[London]: “Drawn, Etchd & Pubd. by Dighton”, May, 1809.
1 vols. 13 x 9-3/4 inches (sheet size). Unframed. Fine. Contemporary ink inscription: “Dick Vaughn” Item #211599
Richard Vaughn (1789 or 1790-1822), “Hell-Fire-Dick,” was the driver of a coach, the Cambridge Telegraph, and was a popular figure amongst the Cambridge fraternity. He fell out of his gig and was killed at the age of thirty-two
Robert Dighton was the founder of the Dighton family, which was at the forefront of English caricature for a hundred years. An accomplished portrait painter and etcher, Dighton exhibited at the Free Society of Artists from 1769 until 1773. In addition, he periodically exhibited at the Royal Academy. In 1793, he published a “Collection of Portraits of Public Characters.” The success of this work caused Dighton to focus exclusively on caricature. His realistic, less exaggerated style paved the way for later Victorian caricaturists.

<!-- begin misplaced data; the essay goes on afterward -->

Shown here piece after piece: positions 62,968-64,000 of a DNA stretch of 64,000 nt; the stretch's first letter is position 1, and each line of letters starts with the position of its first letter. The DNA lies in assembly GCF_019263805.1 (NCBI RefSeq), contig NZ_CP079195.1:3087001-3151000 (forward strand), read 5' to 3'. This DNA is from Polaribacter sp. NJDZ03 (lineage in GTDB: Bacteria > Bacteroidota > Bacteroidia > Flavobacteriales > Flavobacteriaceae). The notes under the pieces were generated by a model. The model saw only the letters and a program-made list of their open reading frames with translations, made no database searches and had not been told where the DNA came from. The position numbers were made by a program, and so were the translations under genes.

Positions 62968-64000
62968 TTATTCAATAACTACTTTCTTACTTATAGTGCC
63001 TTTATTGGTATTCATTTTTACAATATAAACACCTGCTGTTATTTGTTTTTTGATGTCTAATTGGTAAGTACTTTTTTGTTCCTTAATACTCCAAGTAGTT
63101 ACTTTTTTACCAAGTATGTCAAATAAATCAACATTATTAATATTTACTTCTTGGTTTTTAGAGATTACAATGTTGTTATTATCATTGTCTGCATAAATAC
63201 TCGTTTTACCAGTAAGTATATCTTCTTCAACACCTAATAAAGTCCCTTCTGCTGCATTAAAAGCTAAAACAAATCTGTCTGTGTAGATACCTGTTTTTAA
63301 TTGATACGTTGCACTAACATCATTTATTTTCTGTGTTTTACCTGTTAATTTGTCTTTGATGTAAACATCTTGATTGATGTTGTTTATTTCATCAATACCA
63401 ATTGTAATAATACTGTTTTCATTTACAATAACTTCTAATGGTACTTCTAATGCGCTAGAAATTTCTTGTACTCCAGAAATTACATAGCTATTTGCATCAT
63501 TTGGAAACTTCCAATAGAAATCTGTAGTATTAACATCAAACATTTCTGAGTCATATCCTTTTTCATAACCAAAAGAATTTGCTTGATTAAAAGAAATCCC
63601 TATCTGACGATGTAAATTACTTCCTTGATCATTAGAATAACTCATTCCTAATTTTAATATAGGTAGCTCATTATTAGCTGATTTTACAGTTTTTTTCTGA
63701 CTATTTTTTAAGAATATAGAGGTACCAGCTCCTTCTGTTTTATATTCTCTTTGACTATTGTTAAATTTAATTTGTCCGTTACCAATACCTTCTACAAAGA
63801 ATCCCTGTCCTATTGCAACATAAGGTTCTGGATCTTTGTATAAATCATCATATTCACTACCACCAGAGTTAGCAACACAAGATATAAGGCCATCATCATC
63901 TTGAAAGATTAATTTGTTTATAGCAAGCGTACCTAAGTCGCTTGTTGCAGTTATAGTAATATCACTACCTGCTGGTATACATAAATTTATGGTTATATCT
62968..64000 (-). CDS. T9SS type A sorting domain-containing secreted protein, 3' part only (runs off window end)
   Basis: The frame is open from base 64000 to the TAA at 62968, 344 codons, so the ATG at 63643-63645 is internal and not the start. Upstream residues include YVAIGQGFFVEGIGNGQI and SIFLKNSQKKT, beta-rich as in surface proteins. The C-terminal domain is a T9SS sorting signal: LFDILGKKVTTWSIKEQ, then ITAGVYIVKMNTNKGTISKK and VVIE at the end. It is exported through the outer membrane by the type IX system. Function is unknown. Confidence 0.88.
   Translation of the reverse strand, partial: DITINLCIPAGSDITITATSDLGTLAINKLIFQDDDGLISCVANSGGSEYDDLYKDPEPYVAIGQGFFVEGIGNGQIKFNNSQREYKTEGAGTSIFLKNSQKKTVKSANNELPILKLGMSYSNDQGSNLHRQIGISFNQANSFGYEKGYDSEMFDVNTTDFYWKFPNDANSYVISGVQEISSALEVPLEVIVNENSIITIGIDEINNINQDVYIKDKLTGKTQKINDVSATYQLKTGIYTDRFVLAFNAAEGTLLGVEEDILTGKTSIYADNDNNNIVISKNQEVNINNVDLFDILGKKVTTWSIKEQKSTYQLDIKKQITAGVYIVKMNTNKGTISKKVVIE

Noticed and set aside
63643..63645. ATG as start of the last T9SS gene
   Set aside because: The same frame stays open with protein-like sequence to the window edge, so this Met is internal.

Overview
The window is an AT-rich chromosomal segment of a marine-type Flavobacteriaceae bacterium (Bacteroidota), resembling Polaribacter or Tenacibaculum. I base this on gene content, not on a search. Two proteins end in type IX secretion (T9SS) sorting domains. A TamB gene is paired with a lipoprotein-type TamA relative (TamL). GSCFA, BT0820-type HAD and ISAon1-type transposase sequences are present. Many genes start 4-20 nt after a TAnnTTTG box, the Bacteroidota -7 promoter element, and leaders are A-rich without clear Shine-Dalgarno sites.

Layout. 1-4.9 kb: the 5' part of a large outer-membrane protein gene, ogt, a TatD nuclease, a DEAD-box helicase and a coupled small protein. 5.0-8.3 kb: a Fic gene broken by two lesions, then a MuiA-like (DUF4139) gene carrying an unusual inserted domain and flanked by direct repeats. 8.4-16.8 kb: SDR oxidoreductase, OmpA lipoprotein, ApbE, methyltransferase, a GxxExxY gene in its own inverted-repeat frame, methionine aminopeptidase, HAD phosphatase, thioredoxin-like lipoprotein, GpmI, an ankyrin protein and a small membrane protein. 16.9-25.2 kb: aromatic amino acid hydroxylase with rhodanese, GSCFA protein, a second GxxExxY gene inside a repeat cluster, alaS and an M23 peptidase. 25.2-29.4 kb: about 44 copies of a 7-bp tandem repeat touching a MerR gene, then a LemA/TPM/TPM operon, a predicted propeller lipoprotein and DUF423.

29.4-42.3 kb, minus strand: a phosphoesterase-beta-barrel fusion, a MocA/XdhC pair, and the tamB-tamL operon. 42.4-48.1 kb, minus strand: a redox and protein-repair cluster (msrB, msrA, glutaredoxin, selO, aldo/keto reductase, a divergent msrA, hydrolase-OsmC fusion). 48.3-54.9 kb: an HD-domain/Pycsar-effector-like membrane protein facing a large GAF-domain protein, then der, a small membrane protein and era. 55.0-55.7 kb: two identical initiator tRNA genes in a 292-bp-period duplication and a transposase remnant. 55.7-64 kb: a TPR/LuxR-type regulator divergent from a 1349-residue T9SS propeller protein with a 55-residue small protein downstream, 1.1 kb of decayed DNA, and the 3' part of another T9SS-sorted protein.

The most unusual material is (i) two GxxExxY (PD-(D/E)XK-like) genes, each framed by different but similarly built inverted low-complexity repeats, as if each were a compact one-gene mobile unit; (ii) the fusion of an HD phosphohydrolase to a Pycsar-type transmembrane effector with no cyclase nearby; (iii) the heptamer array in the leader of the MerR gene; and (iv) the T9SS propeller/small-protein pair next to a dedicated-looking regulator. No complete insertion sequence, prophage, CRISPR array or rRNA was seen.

In spite of his success, Dighton appears to have been a man of questionable moral character. In 1806, the British Museum discovered that Dighton had been stealing works from their print room and replacing them with copies.
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